What You Should Know About The Delta Variant Of COVID-19

According to the CDC, the United States has six different variants of the virus that causes COVID-19. One of them is the B.1.617.2, also called the Delta variant. The CDC has labeled this one a "variant of concern," meaning that the virus variant is more contagious, results in more severe symptoms with more hospitalizations or deaths, reduced antibodies, reduced vaccine effectiveness, or testing problems. Worryingly, a study found that the Delta variant is 64% more transmissible than the Alpha variant.

Viruses are constantly mutating. According to the CDC, the delta variation was initially found in India in December 2020 and was identified in the United States in March 2021. It's the most common COVID-19 variant in the United States right now. The CDC Covid tracker shows that the Delta variant has spread to much of the U.S., and more are expected to become infected unless more people get vaccinated.

So, how can you protect yourself? You'll want to keep reading.

How to protect yourself from the Delta variant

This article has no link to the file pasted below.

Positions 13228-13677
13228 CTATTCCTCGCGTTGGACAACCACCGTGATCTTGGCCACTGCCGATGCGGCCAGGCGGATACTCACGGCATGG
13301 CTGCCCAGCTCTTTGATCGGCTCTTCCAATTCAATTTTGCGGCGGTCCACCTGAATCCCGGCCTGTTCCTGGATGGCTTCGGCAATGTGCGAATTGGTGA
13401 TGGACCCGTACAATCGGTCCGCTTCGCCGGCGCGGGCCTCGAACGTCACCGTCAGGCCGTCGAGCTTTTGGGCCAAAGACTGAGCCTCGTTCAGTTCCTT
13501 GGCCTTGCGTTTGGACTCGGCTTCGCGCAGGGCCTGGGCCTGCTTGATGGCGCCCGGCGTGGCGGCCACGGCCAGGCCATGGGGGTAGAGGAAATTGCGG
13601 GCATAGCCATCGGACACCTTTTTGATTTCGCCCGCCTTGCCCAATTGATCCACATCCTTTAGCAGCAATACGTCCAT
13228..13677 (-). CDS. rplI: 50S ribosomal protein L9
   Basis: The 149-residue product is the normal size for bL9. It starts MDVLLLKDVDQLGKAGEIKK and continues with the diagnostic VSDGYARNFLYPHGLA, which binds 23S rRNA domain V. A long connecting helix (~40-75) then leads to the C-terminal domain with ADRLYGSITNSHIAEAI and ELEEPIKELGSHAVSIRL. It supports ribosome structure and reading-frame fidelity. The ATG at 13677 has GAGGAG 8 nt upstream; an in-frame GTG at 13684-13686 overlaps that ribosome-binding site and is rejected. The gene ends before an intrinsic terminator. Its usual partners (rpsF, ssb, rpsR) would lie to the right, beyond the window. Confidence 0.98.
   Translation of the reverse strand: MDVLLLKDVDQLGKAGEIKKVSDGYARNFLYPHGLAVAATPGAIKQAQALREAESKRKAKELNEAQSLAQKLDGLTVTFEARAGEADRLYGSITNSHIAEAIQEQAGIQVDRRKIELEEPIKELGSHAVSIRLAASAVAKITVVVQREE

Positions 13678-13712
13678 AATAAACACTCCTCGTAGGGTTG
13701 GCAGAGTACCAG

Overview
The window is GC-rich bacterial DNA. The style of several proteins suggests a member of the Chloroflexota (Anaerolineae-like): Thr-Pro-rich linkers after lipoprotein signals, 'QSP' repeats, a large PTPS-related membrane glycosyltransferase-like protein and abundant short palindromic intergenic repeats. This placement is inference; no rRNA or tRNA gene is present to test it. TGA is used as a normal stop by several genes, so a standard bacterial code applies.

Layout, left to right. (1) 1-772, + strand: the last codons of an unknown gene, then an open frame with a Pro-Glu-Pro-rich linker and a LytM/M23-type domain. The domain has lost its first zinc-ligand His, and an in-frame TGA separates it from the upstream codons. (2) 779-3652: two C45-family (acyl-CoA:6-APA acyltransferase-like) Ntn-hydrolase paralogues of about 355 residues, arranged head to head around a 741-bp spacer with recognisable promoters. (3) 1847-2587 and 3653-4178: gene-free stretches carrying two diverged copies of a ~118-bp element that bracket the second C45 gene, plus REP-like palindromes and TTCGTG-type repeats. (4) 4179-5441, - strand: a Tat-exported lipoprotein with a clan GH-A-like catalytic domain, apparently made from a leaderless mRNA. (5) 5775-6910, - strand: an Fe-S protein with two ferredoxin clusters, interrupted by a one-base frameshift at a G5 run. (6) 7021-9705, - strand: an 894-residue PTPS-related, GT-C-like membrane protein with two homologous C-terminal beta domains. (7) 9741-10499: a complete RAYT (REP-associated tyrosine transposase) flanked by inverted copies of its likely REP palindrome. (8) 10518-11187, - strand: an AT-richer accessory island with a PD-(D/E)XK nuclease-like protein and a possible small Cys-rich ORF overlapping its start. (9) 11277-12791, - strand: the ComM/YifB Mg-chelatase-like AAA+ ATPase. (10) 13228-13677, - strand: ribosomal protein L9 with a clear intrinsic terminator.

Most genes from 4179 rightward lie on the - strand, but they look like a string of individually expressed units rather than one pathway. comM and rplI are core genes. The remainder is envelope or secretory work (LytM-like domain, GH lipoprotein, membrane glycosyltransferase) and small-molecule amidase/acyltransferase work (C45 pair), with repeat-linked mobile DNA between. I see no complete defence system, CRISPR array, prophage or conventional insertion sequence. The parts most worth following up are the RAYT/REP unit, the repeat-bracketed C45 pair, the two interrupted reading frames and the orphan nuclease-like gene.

The first thing you need to do is get fully vaccinated against COVID-19 to protect yourself and others from the delta variant and all others. As President Joe Biden tweeted, "Folks, the Delta variant — a highly infectious COVID-19 strain — is spreading rapidly among young people between 12 and 20 years old in the U.K. If you're young and haven't gotten your shot yet, it really is time." 

He's right. An early study shows that a complete COVID-19 vaccination can still prevent a severe case of the Delta variant. You are fully vaccinated two weeks after your second dose of the Moderna or Pfizer vaccine and two weeks after your first and only dose of the Johnson and Johnson vaccine. While some studies show the Delta variant could still cause breakthrough infection, these studies still need to be peer-reviewed to be completed.

According to the World Health Organization, protecting yourself and others from the Delta strain is all about herd immunity – having a "substantial amount of the population vaccinated against COVID-19". As of this writing, only 44.7% of the United States is fully vaccinated, according to the CDC. You can get your COVID-19 vaccine through a local pharmacy, state health department, or check Vaccines.gov for a location near you. In most cases, you can schedule an appointment online.